Of all the strange music I cover on this site, people I know both in person and online seem to be the most intrigued, or occasionally baffled, by my interest in wall noise. Why this is the case is obvious: they are confused and perturbed by the idea of music that is intended to not only be harsh (in the traditional sense at least) but also largely the same throughout its duration. I default to an explanation I’ve probably brought up a dozen times here, where I compare a wall track to an abstract visual art piece that never physically changes yet nonetheless yields greater depth and emotional resonance the longer it is looked at. But there’s another dimension to wall noise that this analogy doesn’t accommodate: though there’s nothing preventing listeners from prematurely ending their observance of a particular track, but there is certainly significance in the fact that the artist chooses a specific time frame for the consumption of their creation. Thus, the duration of a wall is as much an quality to be considered as what it actually sounds like.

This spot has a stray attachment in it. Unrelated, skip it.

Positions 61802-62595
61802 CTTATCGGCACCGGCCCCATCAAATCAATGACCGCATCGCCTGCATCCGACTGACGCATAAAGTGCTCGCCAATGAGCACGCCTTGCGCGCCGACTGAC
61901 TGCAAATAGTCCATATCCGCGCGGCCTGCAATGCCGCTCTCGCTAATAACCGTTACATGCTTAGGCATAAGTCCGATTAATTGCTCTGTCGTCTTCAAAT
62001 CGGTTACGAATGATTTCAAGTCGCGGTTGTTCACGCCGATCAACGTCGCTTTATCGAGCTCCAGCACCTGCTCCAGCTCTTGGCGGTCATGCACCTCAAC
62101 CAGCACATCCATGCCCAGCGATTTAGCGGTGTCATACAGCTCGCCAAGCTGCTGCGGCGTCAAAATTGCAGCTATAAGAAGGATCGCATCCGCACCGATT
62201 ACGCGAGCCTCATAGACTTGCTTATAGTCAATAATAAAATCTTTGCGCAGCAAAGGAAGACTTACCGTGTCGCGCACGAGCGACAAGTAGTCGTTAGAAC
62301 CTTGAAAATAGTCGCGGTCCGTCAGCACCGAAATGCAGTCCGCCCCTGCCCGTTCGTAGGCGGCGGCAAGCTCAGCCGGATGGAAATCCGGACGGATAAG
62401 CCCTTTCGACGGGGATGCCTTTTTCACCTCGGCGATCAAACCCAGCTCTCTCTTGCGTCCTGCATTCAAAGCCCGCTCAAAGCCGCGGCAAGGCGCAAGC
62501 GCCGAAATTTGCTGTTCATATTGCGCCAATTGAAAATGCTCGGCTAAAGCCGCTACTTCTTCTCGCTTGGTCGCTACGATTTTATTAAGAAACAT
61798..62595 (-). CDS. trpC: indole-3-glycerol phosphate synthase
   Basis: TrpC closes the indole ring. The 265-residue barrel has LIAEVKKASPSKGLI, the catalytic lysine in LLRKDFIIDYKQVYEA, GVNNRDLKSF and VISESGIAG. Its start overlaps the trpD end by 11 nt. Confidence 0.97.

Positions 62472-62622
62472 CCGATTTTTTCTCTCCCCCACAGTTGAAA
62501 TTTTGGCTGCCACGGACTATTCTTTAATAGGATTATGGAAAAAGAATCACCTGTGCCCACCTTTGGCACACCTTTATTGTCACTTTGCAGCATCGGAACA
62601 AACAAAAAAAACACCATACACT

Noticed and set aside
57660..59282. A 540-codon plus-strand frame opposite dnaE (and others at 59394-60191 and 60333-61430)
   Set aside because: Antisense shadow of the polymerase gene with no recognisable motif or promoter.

A release as visceral as Elettronica Ultras’ Opposta Fazione doesn’t necessarily require such a pedantic preamble, but the acknowledgment of the importance of length allows me to articulate part of the reason I enjoy this tape so much: it’s short. The new artist, whose only other release (that I can find) is last April’s Oltre Tutto e Tutti CDr, presents two slabs of raucous, smoldering harsh noise across the C13, and true to such brevity the sound is intense and punishing. Restricting these incendiary blasts of crunch and crackle to six and a half minutes each not only makes them digestible but also imbues the music itself with a powerful immediacy, a quality that makes Opposta Fazione stand out from other harsh releases that place more emphasis on the extended reverie that such deafening stagnancy can induce.